SAILING / RICH ROBERTS : Dickson Is Not Winning Anybody Over

Japan’s Nippon Challenge, anewcomer, became a serious contender for the America’s Cup earlier this year by hiring New Zealand’s Chris Dickson to sail its boat at San Diego in 1992. Now, there are serious questions as to whether traditional Japanese decorum can survive another year and a half of the impetuous Kiwi.

There might be no better sailor. Dickson, who won the Congressional Cup at Long Beach last March, was the top-ranked skipper going into the Mazda World Match-Racing Championships at home in Auckland last month.

But the sailing did not go well for Dickson at Auckland. First, there was his former boss, Michael Fay, needling him through the media that he was a turncoat.

“For the next Cup series,” said Fay, who employed Dickson at Fremantle, Australia, in 1986-87, “he is not a Kiwi but a Japanese.”


Then Dickson lost five of nine races in the round-robin and failed to reach the semifinals. Worse, his John McEnroe-type act turned off observers.

When the on-the-water judges called a foul on him in one race, Dickson yelled back, waved a red protest flag at the judges’ boat, then did his compulsory 270-degree penalty turn--and rammed the judges’ boat. Then he ripped out the radio used by an on-board officiating aide and threw it overboard.

“That’s what America’s Cup pressure can do to you,” said a rival skipper, Peter Isler of San Diego.

The local newspapers raked their former national hero as “Super Brat,” as Fay tried to keep a straight face while saying things such as, “We would have liked Chris Dickson to have been part of our New Zealand Challenge.”

Fay is in a cooperative effort with the other Japanese challenge from Masakazu Kobayashi’s Bengal Bay Boating Club. Some of his own sailors, including American Rod Davis, are working with Bengal Bay through May’s International America’s Cup Class World Championships at San Diego. The teams’ first two boats are currently bound for California.

Australian Peter Gilmour won the world match-racing title by defeating Davis in two consecutive races. He had a tougher time with Isler, who was tied with Davis at 8-1 after the round-robin.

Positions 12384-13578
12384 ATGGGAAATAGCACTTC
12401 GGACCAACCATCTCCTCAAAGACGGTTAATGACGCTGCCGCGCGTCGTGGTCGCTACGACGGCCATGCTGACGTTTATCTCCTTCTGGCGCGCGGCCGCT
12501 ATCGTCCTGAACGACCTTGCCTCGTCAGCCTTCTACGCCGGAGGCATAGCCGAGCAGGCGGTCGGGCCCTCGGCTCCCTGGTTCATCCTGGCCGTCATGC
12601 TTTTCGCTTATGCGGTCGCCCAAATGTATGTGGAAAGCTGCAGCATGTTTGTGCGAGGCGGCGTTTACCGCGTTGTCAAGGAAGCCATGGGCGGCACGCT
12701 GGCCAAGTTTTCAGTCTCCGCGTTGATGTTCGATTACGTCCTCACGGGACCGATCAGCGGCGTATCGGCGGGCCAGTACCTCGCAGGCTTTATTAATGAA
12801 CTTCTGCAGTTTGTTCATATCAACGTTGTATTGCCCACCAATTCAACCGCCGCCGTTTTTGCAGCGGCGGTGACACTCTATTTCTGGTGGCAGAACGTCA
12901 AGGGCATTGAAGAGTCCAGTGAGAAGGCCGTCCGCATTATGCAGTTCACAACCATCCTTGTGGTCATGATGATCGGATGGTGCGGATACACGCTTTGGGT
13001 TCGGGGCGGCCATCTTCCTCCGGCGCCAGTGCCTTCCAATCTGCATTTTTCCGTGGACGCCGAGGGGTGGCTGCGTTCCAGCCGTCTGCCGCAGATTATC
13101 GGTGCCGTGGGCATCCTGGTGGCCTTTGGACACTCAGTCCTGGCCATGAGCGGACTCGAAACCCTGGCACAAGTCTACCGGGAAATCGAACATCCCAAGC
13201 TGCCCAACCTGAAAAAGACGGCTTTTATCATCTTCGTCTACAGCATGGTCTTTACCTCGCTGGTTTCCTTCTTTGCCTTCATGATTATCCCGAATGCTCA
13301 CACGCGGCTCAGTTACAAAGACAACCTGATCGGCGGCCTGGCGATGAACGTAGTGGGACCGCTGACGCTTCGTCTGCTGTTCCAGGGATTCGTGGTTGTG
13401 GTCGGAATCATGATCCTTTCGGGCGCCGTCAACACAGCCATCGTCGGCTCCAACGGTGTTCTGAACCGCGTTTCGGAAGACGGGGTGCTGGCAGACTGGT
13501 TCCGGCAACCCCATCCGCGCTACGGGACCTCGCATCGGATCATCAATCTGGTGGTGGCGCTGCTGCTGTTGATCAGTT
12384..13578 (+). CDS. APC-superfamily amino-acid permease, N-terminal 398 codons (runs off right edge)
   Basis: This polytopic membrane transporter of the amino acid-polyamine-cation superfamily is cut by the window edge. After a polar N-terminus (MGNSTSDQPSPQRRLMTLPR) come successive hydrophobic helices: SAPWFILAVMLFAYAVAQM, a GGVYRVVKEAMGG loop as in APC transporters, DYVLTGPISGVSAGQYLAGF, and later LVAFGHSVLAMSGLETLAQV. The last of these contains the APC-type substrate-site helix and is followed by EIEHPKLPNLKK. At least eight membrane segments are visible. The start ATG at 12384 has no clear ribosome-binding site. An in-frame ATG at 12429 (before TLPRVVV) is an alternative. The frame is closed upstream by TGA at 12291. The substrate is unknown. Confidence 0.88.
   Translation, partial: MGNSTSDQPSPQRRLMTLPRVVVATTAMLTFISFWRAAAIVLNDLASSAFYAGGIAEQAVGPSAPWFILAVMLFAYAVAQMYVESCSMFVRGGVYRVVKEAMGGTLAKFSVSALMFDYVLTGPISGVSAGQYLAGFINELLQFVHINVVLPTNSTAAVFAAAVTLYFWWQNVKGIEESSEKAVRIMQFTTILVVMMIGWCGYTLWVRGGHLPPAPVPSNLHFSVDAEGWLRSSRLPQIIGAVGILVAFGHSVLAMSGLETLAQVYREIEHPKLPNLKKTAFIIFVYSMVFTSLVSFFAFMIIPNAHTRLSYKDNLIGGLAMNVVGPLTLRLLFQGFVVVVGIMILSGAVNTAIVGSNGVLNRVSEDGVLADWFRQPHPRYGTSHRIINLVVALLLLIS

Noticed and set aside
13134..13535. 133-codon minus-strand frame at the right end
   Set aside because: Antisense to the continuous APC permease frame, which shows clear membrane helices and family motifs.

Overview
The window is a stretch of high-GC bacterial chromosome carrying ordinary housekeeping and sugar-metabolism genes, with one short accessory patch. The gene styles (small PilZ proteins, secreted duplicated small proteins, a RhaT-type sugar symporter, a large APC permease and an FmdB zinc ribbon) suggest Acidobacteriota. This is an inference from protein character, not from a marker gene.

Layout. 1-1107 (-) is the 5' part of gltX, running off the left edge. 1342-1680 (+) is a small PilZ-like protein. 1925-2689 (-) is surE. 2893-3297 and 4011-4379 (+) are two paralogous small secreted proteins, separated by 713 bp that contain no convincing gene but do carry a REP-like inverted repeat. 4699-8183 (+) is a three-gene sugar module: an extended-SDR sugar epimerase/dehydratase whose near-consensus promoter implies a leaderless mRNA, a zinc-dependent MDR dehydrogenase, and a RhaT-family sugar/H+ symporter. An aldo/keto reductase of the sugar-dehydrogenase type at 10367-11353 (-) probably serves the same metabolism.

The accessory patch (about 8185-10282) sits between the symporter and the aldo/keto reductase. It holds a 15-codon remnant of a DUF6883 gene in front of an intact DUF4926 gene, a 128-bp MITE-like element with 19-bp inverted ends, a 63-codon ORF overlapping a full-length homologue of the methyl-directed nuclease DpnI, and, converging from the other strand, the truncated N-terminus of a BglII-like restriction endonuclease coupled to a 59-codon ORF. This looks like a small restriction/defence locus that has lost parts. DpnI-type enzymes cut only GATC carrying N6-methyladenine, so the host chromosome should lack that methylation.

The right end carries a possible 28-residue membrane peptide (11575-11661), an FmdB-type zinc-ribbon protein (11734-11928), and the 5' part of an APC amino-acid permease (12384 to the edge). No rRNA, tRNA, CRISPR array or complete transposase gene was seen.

In the semifinals, Isler and Gilmour split their first two races, then Isler overtook Gilmour on the final, upwind leg of the deciding race for an apparent photo-finish victory.

“For about a minute, nobody knew who won,” Isler said.


After an instant replay of videotapes, the judges ruled Gilmour the winner by two seconds, sending him into the finals.

Skipper Pete Melvin and crew Steve Rosenberg of Long Beach are in Melbourne, Australia, tuning their C Class catamaran, “Freedom’s Wing,” for the best-of-seven semifinals of the Little America’s Cup against France’s tilt-wing boat, “Otip,” starting Dec. 16.

The Americans represent the Chula Vista Yacht Club. The semifinal-round winner will meet the Australian defender, “The Edge II,” starting Jan. 12.

Because there is no minimum weight restriction, the 25-foot boats with their hard sails tend to be fragile in construction. Virtually every competition since the series started in 1960 has been settled by breakdowns. Most recently, two years ago, a boat sponsored by the Cabrillo Beach Yacht Club broke apart minutes before the first race when caught by a helicopter’s downdraft in choppy seas.


Gino Morelli, who helped build the Stars & Stripes catamarans in ’88, tried to build in durability without using too much beef, but up until a week before they left, Rosenberg said, “We couldn’t go out for 10 minutes without breaking something.”

They think they solved their problems during the last week of tuning on San Diego Bay.

Melvin, an ’88 Olympian, and Rosenberg won the ProSail series for Hobie 21s last year but have limited experience with hard-sail rigs. They will have had a couple of weeks’ additional practice on McCrae Bay, before the French arrive two days before the event.

“They’re either super-confident or so unconfident that they don’t want to waste their time and money,” Rosenberg said. “We might surprise everybody.”


Sailing Notes

OFFSHORE--Transpacific Race Committee Chairman Lew Comyns of the Long Beach Yacht Club is accepting entries for the 1991 renewal of the West Coast’s premier offshore event. Entries are restricted to IOR and IMS boats measuring a minimum of 30.5 feet at the waterline. The fee is $600 before Jan. 31, $750 after. So the smaller, slower boats don’t miss the award luaus and such, there will be two starts for the first time--on Thursday, June 27, and Saturday, June 29. . . . Mike Plant, America’s top hope in the BOC Challenge singlehanded race around the world, moved from fifth to third place after incurring damage when rammed by South Africa’s Bertie Reed at the start of the second leg from Cape Town, South Africa. Rather than return to port for repairs, Plant continued, but reported he was pumping 50 gallons of water an hour in rough seas. Plant was 41 hours behind winner Christophe Auguin of France. The first boats are expected to reach Sydney, Australia, about Dec. 20.

NOTEWORTHY--At Balboa Yacht Club, John Cazier won USYRU’s One-Design Leadership award for his work with Schock 35s, and Peter Huston was elected vice president of the U.S. Pro Sailing Assn. . . . Bill Lynn, a past president of the U.S. Yacht Racing Union and one of the sport’s most effective administrators, died while on vacation in the Bahamas. He was chairman of the International Yacht Racing Union’s international classes committee, the USYRU representative to the U.S. Olympic Committee and president of the U.S. Sailing Foundation. He also was instrumental in organizing the U.S. Professional Sailing Assn. under USYRU.